Lucy Goodchild Van Hilten

How to talk to your kids about climate change — and have fun, too

The latest report of the Intergovernmental Panel on Climate Change is a final call to keep the global temperature rise to within 1.5 degrees Celsius of preindustrial levels. Doing so will require “rapid, far-reaching, and unprecedented changes in all aspects of society.”

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Climate change is threatening many species, but one is getting a boost

A towering elm tree stands 30 meters tall, somewhere near the border between England and Scotland, defying the fate that so many of its cousins met when Dutch elm disease ravaged the species in the 1970s. One of relatively few elm trees left, it is a haven for wildlife. Look closely and you can see the erratic fluttering of a small brown butterfly, with a W-shaped white streak across its wing.

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Cruelty-free fashion: growing leather without animals

A warehouse filled with huge gleaming silver vats hums around the clock, as billions of yeast cells work to make a material we can wear, sit on and carry around. In an adjoining room, rows of benches hold molds of different shapes and sizes, where sheets of cellulose layer up and become recognizable. In the next room, the material is finished and packaged, destined for designers, tailors and upholsterers.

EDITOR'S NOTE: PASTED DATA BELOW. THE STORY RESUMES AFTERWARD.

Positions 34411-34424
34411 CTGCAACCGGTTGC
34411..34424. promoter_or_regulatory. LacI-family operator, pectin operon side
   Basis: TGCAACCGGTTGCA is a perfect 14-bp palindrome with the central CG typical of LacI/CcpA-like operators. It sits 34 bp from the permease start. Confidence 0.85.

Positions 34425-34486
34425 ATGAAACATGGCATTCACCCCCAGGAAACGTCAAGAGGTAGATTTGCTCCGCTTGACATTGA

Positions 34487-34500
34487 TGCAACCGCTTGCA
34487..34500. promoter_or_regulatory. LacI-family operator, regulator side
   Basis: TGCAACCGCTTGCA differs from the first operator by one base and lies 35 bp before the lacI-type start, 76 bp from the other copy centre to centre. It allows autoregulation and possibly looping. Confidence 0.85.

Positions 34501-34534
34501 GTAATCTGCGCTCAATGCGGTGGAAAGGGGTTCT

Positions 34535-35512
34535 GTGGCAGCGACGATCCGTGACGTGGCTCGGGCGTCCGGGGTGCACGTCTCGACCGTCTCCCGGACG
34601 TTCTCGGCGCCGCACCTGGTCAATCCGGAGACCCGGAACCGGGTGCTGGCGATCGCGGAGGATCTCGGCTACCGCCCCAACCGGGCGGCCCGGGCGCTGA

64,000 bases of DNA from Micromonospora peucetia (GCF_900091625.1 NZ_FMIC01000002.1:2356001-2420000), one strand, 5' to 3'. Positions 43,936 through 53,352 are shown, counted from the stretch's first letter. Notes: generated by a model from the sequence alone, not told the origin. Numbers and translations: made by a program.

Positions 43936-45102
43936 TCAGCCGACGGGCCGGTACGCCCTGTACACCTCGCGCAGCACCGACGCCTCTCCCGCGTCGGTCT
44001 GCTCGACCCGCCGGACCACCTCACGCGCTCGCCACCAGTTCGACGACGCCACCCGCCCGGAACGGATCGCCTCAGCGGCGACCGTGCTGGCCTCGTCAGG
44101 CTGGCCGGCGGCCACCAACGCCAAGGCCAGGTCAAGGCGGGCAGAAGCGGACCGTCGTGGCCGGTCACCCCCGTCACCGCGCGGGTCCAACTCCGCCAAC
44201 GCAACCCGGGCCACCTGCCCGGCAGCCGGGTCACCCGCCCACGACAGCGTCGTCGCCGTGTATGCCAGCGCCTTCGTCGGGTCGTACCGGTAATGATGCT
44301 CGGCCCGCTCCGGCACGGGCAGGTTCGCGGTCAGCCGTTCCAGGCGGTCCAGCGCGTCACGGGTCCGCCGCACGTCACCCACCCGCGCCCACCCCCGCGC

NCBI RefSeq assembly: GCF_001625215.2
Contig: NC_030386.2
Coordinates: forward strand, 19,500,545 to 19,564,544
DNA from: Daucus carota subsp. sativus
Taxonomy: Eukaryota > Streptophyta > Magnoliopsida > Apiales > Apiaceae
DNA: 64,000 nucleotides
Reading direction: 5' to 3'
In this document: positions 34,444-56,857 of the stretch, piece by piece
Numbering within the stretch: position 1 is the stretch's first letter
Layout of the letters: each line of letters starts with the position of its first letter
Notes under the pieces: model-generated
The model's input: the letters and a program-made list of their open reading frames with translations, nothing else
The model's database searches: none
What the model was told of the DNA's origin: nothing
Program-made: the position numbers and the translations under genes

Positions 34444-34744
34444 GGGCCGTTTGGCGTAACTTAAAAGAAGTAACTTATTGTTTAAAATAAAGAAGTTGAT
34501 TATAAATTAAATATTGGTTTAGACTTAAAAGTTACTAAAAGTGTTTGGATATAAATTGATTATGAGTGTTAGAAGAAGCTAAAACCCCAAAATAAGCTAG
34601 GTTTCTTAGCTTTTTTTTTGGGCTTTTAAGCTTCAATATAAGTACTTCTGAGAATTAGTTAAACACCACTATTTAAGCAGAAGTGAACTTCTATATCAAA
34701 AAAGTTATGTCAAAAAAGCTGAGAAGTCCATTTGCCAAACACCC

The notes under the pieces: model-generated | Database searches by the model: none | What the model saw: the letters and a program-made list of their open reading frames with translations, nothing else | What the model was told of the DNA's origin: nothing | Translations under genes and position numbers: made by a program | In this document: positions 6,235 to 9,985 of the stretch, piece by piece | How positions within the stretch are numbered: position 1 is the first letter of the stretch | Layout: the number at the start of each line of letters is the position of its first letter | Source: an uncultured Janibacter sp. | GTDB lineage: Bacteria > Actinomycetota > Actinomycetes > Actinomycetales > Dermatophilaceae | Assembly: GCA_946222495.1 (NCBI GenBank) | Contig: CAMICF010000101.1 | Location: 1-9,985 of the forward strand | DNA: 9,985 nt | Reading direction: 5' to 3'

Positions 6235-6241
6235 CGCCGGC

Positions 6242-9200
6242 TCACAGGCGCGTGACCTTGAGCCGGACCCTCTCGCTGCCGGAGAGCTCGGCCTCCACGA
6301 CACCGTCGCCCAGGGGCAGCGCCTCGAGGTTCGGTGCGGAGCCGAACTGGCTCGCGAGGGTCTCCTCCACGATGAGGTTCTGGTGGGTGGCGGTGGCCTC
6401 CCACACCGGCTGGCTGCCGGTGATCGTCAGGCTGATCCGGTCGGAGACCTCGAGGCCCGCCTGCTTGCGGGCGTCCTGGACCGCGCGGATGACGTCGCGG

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Lyme Disease Is Spreading Because of Climate Change

In the early 1970s, a group of families living in Connecticut were suffering from an odd range of symptoms: skin rashes, headaches, swollen knees, paralysis and severe chronic fatigue. Looking for answers, two of the mothers started doing their own research; soon after, scientists joined their quest and called their condition Lyme disease, after the town where they lived.

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If You're Sneezing More From Pollen, Climate Change Could Be the Culprit